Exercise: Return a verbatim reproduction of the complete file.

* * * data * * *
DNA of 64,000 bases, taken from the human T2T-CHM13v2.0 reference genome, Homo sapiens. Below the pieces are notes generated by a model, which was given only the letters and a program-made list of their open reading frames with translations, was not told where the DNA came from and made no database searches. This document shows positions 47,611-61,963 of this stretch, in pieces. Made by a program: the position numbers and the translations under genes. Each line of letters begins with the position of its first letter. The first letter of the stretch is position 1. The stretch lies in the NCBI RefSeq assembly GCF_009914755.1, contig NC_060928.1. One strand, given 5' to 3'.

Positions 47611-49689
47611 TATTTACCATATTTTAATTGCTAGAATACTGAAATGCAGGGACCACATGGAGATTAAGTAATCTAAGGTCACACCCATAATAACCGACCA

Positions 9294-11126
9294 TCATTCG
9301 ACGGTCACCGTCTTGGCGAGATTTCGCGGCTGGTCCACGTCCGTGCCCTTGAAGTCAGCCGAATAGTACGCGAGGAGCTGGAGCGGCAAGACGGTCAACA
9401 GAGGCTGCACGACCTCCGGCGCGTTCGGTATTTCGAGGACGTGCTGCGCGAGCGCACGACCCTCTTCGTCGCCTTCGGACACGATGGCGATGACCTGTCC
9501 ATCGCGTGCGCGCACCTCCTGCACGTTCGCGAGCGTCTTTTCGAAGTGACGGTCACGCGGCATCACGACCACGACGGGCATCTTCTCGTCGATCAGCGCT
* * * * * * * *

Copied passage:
DNA of 64,000 bases, taken from the human T2T-CHM13v2.0 reference genome, Homo sapiens. Below the pieces are notes generated by a model, which was given only the letters and a program-made list of their open reading frames with translations, was not told where the DNA came from and made no database searches. This document shows positions 47,611-61,963 of this stretch, in pieces. Made by a program: the position numbers and the translations under genes. Each line of letters begins with the position of its first letter. The first letter of the stretch is position 1. The stretch lies in the NCBI RefSeq assembly GCF_009914755.1, contig NC_060928.1. One strand, given 5' to 3'.

Positions 47611-49689
47611 TATTTACCATATTTTAATTGCTAGAATACTGAAATGCAGGGACCACATGGAGATTAAGTAATCTAAGGTCACACCCATAATAACCGACCA

Positions 9294-11126
9294 TCATTCG
9301 ACGGTCACCGTCTTGGCGAGATTTCGCGGCTGGTCCACGTCCGTGCCCTTGAAGTCAGCCGAATAGTACGCGAGGAGCTGGAGCGGCAAGACGGTCAACA
9401 GAGGCTGCACGACCTCCGGCGCGTTCGGTATTTCGAGGACGTGCTGCGCGAGCGCACGACCCTCTTCGTCGCCTTCGGACACGATGGCGATGACCTGTCC
9501 ATCGCGTGCGCGCACCTCCTGCACGTTCGCGAGCGTCTTTTCGAAGTGACGGTCACGCGGCATCACGACCACGACGGGCATCTTCTCGTCGATCAGCGCT